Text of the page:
If the characteristics of an industry are similar to the average characteristics of industries in the anchor comparison group, the anchor size standard is generally appropriate for that industry. If an industry's structure is significantly different from industries in the anchor group, a size standard lower or higher than the anchor size standard might be appropriate. The proposed new size standard is based on the difference between the characteristics of the anchor comparison group and a second industry comparison group. Asdescribed above, the second comparison group for receipts based standards consists of industries with the highest receipts based size standards, ranging from $23 million to $35.5 million. The average size standard for this group is $29 million. SBA refers to this group of industries as the “higher level receipts based size standard comparison group.” SBA determines differences in industry structure between an industry under review and the industries in the two comparison groups by comparing data on each of the industry factors, including average firm size, average assets size, the four-firm concentration ratio, and the Gini coefficient of distribution of firms by size. Table 1, Average Characteristics of Receipts Based Comparison Groups, shows the average firm size (both simple and weighted), average assets size, four-firm concentration ratio, average receipts of the four largest firms, and the Gini coefficient for both anchor level and higher level comparison groups for receipts based size standards.

Table 1—Average Characteristics of Receipts Based Comparison Groups Receipts based comparison group Average firm size
  • ($ million)
  • Simple
  • average
  • Weighted
  • average
  • Average
  • assets size
  • ($ million)
  • Four-firm
  • concentration ratio
  • (%)
  • Average
  • receipts of four largest firms
  • ($ million)*
  • Gini
  • coefficient
  • Anchor Level 1.32 19.63 0.84 16.6 196.4 0.693 Higher Level 5.07 116.84 3.20 32.1 1,376.0 0.830 * To be used for industries with a four-firm concentration ratio of 40% or greater.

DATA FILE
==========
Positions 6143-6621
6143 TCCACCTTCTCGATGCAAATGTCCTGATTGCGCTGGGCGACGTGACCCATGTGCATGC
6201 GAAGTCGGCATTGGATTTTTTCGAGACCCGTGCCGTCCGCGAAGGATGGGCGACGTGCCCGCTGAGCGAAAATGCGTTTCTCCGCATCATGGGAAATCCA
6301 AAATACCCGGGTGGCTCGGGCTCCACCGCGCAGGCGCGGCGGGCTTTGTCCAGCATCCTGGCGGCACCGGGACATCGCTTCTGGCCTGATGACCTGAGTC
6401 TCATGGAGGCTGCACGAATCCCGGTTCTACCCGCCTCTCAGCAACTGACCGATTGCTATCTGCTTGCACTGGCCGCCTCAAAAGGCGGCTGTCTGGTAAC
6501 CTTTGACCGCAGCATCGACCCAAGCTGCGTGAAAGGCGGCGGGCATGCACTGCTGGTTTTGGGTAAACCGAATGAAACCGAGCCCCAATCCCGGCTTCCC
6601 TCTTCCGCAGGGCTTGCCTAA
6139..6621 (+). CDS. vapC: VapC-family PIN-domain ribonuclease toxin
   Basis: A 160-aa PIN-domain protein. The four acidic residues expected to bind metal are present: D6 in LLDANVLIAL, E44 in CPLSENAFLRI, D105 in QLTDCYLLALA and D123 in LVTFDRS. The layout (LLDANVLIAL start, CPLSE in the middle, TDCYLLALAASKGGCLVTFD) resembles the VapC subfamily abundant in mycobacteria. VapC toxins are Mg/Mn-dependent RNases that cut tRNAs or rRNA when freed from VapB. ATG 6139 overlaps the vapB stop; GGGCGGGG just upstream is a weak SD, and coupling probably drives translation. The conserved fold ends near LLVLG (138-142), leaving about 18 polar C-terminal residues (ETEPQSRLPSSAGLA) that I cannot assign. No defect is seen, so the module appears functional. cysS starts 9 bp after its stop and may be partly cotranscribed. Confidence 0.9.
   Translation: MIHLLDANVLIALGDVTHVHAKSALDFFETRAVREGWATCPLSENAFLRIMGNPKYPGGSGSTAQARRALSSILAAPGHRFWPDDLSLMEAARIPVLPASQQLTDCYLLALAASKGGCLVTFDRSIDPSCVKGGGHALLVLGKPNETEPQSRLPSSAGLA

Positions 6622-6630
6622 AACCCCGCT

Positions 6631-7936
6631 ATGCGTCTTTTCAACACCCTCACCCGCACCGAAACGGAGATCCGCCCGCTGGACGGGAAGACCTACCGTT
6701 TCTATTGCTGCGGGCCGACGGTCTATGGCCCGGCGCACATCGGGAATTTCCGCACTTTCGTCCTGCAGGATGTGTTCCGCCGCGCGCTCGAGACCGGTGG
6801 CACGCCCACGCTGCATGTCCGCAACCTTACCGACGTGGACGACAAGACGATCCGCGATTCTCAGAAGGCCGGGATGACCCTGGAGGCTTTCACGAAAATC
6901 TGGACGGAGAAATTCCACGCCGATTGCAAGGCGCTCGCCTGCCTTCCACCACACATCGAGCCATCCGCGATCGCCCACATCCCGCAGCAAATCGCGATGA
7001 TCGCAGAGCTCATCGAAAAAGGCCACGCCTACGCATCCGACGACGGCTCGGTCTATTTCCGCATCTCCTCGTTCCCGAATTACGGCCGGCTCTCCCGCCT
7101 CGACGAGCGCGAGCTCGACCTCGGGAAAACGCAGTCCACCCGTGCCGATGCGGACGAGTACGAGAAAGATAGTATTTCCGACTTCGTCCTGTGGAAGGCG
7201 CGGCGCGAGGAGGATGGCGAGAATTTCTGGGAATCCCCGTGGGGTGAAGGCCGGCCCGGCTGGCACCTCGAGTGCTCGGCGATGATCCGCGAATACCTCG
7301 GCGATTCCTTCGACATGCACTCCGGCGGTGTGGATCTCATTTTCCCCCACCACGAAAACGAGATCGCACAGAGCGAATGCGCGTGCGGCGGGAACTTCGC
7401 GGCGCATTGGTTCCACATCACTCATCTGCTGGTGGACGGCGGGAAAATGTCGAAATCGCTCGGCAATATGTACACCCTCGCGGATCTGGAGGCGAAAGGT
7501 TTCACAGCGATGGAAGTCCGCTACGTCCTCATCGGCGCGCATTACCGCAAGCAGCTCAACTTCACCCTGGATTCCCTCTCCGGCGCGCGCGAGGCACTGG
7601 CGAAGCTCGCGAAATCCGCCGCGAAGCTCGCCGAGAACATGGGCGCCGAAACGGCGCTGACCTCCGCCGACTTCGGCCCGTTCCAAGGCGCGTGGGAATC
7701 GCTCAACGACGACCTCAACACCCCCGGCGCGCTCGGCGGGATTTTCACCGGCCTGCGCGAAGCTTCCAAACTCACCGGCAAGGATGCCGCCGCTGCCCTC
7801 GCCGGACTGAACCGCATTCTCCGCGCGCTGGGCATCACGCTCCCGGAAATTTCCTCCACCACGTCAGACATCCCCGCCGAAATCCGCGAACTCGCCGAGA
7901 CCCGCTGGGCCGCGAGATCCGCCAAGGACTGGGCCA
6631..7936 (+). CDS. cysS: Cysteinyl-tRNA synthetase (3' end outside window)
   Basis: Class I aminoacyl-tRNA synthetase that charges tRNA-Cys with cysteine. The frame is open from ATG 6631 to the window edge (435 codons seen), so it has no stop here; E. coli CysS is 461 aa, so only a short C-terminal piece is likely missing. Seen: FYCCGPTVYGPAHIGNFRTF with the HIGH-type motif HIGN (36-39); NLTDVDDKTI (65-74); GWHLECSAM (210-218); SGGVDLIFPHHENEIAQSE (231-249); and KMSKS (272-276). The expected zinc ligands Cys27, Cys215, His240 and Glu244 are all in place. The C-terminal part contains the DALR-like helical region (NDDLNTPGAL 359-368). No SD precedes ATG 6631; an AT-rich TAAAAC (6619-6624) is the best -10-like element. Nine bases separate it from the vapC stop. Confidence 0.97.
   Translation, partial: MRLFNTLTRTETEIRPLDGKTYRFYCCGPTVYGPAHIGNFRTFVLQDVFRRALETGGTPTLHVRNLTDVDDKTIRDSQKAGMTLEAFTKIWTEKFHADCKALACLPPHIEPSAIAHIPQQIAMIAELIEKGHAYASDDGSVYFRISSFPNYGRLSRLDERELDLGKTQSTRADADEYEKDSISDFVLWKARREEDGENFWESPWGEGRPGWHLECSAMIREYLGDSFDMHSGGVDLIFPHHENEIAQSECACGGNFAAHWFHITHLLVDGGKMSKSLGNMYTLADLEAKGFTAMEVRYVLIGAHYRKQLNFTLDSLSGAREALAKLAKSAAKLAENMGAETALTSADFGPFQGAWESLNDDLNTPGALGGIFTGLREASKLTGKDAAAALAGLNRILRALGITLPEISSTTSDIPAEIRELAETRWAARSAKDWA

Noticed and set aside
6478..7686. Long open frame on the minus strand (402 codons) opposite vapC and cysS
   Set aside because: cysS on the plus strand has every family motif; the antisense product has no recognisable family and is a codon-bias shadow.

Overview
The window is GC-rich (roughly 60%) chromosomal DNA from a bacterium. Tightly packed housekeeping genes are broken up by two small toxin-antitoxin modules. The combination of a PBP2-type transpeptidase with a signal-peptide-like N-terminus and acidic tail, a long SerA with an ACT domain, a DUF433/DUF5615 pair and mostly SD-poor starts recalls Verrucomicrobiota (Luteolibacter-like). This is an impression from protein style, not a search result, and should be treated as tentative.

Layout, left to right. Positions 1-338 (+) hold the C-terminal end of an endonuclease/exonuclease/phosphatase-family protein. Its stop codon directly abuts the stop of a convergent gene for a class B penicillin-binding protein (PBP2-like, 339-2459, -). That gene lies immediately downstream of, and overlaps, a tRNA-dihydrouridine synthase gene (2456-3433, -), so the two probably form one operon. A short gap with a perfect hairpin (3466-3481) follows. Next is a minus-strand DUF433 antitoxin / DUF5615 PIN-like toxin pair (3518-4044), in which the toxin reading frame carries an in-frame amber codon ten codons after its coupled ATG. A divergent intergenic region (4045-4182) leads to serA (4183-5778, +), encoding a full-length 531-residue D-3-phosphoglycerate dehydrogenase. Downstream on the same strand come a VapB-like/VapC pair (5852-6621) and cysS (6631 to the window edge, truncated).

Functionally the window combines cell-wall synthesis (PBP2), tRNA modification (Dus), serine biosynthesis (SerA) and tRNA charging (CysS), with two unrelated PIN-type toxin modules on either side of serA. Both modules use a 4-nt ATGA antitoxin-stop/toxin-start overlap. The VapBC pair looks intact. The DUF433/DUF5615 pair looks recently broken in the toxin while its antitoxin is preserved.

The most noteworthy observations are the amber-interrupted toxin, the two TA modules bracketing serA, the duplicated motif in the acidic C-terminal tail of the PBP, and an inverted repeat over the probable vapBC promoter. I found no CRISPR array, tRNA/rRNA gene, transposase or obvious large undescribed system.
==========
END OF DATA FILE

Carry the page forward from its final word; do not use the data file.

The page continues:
Derivation of Size Standards Based on Industry Factors

    For each industry factor in Table 1, Average Characteristics of Receipts Based Comparison Groups, SBA derives a separate size standard based on the differences between the values for an industry under review and the values for the two comparison groups. If the industry value for a particular factor is near the corresponding factor for the anchor comparison group, the $7 million anchor size standard is appropriate for that factor.

    An industry factor significantly above or below the anchor comparison group will generally imply a size standard for that industry above or below the $7 million anchor. The new size standard in these cases is based on the proportional difference between the industry value and the values for the two comparison groups.

    For example, if an industry's simple average receipts are $3.3 million, that can support a $19 million size standard. The $3.3 million level is 52.8 percent between $1.32 million for the anchor comparison group and $5.07 million for the higher level comparison group (($3.30 million − $1.32 million) ÷ ($5.07 million − $1.32 million) = 0.528 or 52.8%). This proportional difference is applied to the difference between the $7 million anchor size standard and average size standard of $29 million for the higher level size standard group and then added to $7.0 million to estimate a size standard of $18.61 million ([{$29.0 million − $7.0 million} * 0.528] + $7.0 million = $18.61 million). The final step is to round the estimated $18.61 million size standard to the nearest fixed size standard, which in this example is $19 million.

    SBA applies the above calculation to derive a size standard for each industry factor. Detailed formulas involved in these calculations are presented in SBA's “Size Standards Methodology” which is available on its Web site atwww.sba.gov/size. (However, it should be noted that figures in the “Size Standards Methodology” White Paper are based on 2002 Economic Census data and are different from those presented in this proposed rule. That is because when SBA prepared its “Size Standards Methodology,” the 2007 Economic Census data were not yet available). Table 2, Values of Industry Factors and Supported Size Standardsbelow, shows ranges of values for each industry factor and the levels of size standards supported by those values.